Video Editing in Photoshop CS4/CS5
To get started with editing your videos in Photoshop you’ll need either Photoshop CS3 Extended, Photoshop CS4 Extended or Photoshop CS5 Extended. This feature has been around for a long time now but not many people are aware of Photoshop’s Video Editing capabilities and hidden gems.
You could actually import video in CS3 and perform basic edits. But now with CS6 up, and creative cloud things have really moved on. I am still using CS4/CS5 so this is what I will be looking at here, but many of the tips in CS5 also apply to CS4 extended. You can also find heaps of tutorials available with a simple search. Lynda also offer a 10-day Free Trial and Photoshop editing skills.
Video Editing Photoshop Tips
The first step is to import your video file and it’s just the same process as any other video editing software. Import your video clips as video layers by selecting the menu item Layer – Video Layers – New Layer. Then select your desired video from your hard drive. Photoshop can open most common digital video formats, including MOV (QuickTime), AVI, MPEG-1 and MPEG -4, and even FLV if you have Flash Professional is installed.
Photoshop does not actually importing your video. It imports a high-res preview of your file and because this file is small editing is fast. Changes to your file will only happen when you render your final file and this will be a copy, so your original file will be untouched.
You can also go to your toolbar and find the arrows next to Essentials, Design and Painting buttons and select Motion. Hey presto! your timeline or video layer will show up at the bottom of the Photoshop window with a thumbnail and first frame. If you can’t see your timeline go to Window – Animation and it will appear along the bottom of your screen with a Timeline. You’ll also see the Motion work space is now activated. You should now be able to preview the playback of your clip by pressing play in the timeline. Also check your audio settings by clicking the speaker icon.
Basic Video Editing
In your timeline you can now perform basic linear editing. Editing here is a little different to other video editors. You can drag your green timeline file in the time line window and trim or go to your slider and move along the time line to where you wish to edit your clip. Now go to trim setting at the top of the timeline window and trim the layer to current time.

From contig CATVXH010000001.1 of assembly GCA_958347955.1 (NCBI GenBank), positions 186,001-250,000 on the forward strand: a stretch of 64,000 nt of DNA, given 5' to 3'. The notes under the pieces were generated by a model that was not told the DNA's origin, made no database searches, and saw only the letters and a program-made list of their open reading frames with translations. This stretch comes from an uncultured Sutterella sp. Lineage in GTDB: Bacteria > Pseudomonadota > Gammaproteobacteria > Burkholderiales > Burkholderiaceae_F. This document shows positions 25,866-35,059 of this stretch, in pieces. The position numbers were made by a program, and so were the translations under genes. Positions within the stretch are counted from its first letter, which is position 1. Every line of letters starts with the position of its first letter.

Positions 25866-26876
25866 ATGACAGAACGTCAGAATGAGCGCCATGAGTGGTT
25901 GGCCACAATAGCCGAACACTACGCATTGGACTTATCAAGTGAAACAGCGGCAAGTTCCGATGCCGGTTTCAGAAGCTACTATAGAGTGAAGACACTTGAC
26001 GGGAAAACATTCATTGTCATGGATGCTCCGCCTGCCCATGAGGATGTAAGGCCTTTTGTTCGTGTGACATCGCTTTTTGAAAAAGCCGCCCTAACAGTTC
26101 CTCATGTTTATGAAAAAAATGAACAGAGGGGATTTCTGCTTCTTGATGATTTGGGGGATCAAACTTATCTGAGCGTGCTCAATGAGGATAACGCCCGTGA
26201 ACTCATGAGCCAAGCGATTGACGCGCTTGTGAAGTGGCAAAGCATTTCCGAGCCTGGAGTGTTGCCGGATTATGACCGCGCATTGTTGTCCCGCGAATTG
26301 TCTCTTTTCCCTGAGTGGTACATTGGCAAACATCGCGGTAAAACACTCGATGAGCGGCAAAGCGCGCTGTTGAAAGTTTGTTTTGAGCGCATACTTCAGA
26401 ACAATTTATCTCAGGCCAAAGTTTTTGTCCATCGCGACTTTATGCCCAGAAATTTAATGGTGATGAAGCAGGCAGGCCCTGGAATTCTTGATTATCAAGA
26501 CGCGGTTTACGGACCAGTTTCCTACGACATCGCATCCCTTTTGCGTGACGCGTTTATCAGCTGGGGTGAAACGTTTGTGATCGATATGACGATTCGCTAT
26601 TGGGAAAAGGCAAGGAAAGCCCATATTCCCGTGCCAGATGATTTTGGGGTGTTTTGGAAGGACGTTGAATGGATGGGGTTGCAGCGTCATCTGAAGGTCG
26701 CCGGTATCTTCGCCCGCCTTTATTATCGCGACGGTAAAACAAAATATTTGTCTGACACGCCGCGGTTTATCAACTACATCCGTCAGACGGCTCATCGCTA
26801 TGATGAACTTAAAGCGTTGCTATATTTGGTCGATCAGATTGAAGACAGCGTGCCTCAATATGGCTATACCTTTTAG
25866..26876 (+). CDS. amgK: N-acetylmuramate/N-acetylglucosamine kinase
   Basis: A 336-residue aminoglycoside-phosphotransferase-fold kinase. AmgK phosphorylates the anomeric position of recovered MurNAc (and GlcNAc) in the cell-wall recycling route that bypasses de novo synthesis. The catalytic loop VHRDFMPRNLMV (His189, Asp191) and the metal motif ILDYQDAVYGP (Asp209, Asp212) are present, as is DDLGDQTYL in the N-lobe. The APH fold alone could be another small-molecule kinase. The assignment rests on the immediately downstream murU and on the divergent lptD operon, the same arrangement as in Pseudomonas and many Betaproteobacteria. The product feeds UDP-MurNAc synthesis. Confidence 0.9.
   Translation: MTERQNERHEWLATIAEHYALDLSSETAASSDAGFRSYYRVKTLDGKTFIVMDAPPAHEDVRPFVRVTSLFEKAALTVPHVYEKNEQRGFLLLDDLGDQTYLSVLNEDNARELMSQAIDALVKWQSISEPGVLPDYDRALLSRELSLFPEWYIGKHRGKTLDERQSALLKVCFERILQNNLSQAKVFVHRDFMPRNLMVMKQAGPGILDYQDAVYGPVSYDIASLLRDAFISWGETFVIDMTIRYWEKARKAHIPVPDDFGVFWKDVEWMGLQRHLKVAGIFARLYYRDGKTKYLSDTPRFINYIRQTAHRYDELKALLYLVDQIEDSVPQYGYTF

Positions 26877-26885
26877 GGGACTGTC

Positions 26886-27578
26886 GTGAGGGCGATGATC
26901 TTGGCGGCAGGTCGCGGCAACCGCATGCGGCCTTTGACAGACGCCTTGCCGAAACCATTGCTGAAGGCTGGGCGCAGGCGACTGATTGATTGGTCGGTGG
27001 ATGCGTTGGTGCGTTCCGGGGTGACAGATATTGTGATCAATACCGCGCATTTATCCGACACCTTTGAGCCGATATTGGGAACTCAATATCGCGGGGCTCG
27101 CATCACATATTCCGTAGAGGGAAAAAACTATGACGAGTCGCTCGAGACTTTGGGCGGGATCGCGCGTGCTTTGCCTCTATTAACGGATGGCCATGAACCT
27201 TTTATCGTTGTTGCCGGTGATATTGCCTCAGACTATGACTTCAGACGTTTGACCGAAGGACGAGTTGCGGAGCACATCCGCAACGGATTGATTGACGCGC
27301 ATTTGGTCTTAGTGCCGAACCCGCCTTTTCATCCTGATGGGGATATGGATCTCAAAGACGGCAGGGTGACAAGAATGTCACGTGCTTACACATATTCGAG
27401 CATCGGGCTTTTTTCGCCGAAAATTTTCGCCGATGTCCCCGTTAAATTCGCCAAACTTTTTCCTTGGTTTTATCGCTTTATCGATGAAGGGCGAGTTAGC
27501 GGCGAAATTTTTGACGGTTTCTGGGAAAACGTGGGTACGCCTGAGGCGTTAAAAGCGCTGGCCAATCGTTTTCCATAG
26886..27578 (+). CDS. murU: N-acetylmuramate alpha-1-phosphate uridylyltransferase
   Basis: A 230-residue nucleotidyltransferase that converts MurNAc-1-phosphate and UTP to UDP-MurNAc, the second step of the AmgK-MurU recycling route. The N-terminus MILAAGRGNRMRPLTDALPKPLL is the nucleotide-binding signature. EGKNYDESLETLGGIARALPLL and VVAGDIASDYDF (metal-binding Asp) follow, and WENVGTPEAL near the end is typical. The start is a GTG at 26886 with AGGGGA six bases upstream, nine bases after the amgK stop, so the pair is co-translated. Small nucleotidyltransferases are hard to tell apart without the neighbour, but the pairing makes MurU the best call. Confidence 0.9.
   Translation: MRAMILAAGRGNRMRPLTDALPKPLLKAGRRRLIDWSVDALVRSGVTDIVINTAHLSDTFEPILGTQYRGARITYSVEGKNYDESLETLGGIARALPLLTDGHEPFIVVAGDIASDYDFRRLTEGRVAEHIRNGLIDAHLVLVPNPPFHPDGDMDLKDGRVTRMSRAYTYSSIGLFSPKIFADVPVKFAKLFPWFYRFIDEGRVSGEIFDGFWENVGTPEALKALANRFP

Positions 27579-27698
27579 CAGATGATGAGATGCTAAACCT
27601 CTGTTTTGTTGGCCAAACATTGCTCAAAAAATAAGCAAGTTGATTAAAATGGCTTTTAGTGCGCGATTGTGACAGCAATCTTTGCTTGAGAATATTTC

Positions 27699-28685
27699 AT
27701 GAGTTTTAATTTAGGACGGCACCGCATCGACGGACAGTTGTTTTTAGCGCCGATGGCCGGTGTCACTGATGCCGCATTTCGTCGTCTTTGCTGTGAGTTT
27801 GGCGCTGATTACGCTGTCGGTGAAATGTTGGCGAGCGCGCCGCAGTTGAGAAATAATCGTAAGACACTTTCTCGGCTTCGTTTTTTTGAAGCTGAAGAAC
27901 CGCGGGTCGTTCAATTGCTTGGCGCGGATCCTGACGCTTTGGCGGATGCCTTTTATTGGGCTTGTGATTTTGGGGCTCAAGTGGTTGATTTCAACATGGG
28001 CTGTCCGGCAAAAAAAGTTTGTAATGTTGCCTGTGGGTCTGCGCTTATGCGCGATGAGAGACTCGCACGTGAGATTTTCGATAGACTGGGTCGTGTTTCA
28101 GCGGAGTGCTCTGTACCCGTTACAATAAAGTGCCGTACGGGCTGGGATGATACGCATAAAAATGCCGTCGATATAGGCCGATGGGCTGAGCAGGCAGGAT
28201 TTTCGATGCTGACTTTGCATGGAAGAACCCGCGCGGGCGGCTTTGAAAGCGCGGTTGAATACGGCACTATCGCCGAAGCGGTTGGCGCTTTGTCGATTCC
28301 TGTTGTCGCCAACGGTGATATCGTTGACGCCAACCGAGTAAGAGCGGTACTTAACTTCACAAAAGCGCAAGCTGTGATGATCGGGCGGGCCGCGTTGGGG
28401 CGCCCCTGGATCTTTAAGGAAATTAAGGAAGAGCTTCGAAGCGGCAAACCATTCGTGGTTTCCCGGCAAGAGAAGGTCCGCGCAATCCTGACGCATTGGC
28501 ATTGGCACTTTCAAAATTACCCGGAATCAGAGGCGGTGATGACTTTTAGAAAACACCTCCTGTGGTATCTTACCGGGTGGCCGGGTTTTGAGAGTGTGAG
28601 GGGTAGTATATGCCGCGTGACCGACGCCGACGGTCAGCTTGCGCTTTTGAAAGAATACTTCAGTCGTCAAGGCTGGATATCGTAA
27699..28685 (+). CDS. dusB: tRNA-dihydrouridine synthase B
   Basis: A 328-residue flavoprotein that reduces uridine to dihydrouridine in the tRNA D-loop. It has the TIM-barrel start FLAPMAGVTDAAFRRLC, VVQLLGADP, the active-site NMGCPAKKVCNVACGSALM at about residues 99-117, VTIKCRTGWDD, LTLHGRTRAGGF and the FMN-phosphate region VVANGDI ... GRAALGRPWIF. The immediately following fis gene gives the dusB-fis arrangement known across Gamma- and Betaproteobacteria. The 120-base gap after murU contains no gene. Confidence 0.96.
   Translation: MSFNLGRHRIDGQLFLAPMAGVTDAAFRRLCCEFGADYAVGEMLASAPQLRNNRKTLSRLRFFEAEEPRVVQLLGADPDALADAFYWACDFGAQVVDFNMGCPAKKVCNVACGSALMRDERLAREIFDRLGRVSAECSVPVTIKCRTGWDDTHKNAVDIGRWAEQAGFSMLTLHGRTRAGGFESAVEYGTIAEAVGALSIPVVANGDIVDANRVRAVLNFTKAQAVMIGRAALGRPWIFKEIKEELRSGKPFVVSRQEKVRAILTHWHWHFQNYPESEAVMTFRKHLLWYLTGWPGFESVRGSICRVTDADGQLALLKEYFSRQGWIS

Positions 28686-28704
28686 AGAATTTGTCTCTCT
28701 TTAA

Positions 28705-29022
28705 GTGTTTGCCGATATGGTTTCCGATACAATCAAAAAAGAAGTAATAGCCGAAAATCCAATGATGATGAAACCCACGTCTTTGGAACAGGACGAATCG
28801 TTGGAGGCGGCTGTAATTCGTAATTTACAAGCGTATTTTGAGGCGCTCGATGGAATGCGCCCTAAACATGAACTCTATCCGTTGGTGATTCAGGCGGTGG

To split a clip, position your time Indicator or arrow head anywhere along the timeline and select the palette menu option to slice the video layer at that point. This will create an end point on the current video layer and create a second layer with the in point set in exact same position. You can also drag new layers underneath an edited layers and create an edited cut and paste style edit.
Exporting Your Video
Once you have finished editing your video go to File – Export – Render. Now you have the option of rendering to an image sequence or exporting to file format. Normally, you will want to maintain the aspect ratio, frame rate and original size of your video. Make sure that these settings all match up to the original. You can also render just part of the video as currently selected frames.
Conclusion: With the amount of dedicated Video Editors now available why would you use Photoshop for video editing? Surprisingly it offers some great tools for editing your video. Many people already have Photoshop installed and it is certainly a good option if you don’t wish to learn a new editing software. Plus if you’ve been using Photoshop for a long time it’s also good to know that you can edit video using a software that your fully competent with.
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